Title: Wings of the Wicked
Author: Courtney Allison Moulton
Publisher: Katherine Teagan Books
Series: Angelfire #2
Other Reviews for This Author: Angelfire
Sometimes, you read the first novel in a series, adore it, and then wait way too long to read the next novel. Angelfire was a fabulous debut novel in many respects - it was a large novel that read quickly, which is no small accomplishment, and it had well-written action sequences and pieces of mythology that pulled me in as a reader. The writing felt immature, but there was so much to enjoy about the novel that nothing else mattered. So, why did I wait to read the second book in the series? No idea. I have a perpetual fear of a good series going bad, so I avoid reading the next book subconsciously. This happens frequently. After several months post-release, I got the lady balls to pick up Wings of the Wicked and hope for the best. You know what readers? It totally surpassed my expectations and improved on the first book's issues.
*Note* Here there be spoilers for book one, Angelfire
The past year has seen a monumental change for Ellie's life. She has fought demonic Reapers nightly with swords made from the fire of angels. She has combated darkness and fought Reapers that were close to Lucifer himself. Nothing prepared her for taking on the life of a warrior angel - or her status as the Preliator, a physical incarnation of the archangel Gabriel. Ellie has been destined for great things. Since awakening to her powers over angelfire and the inevitable war with the Reapers, Lucifer's minions, Ellie's world has changed forever. Not only that, but she has started to remember her past lives as the Preliator, including all of the relationships that she fostered within each incarnation. The most important relationship was always with her Guardian, Will.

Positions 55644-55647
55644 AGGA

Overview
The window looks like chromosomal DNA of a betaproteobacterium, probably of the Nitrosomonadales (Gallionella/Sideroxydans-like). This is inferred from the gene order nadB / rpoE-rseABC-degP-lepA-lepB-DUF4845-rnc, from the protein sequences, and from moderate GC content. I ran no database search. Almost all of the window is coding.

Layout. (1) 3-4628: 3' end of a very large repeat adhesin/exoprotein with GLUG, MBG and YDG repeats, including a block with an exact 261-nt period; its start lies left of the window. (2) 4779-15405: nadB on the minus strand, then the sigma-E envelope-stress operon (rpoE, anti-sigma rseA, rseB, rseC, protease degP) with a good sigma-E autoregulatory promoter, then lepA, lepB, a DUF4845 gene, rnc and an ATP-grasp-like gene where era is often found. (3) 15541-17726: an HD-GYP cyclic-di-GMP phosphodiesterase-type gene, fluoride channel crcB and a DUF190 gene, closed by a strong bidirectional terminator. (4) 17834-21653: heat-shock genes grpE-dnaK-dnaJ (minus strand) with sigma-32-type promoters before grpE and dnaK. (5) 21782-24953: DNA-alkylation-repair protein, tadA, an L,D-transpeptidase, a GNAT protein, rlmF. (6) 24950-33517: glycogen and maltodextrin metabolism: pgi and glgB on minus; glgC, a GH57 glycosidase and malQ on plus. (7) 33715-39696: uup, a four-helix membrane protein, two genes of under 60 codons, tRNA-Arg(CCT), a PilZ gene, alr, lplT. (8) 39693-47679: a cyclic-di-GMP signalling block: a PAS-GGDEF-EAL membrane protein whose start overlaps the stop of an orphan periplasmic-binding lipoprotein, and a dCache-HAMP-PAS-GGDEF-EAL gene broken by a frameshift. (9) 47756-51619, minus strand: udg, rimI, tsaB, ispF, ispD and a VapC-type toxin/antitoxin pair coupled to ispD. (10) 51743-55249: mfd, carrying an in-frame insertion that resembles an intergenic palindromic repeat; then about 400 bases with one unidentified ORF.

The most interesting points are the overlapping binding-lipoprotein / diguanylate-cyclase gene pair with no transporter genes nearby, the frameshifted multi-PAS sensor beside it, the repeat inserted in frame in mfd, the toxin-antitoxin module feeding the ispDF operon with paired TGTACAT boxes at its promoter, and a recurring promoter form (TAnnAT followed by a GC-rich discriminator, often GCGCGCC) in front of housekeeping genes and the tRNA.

Ellie's relationship with Will has slowly heated into a passive passion over the centuries. Despite her lack of remembrance of every moment in their history, Ellie knows that Will is her most trusted companion and her friend. Since he came into her life and told her about her Preliator status, he has been there for her at every moment. They can never be together, yet they are closer than ever to admitting just how far their bond has come. Their relationship ebbs and flows as they grapple with their feelings for each other and the brutal consequences that could ensue from acting on them. Will has to watch himself with Ellie more than ever. As darkness wages war on the angels, they both come to understand that death can visit time and time again, separating loved ones and warriors with no care for their feelings.
Since Ellie's first battles as the Preliator, she has gained some ground and gotten into a routine - or as close to a routine as one can get when battling Lucifer's minions. She and Will have mutually attempted to keep their relationship from going too far, not wanting to risk angelic wrath. Calm rarely lasts when working against dark forces. Cadan, a Reaper that, despite Will's initial perceptions, seems to display a level of kindness, has informed Ellie of Reaper plans to uncover an ancient artifact that could spell her demise. Killing the Preliator has happened before, but the delayed reincarnation period would give Lucifer and his minions ample time to take over the world. Ellie now has to use her skills and her angelic friends to the best of her abilities, or else she risks losing the world to Lucifer for good.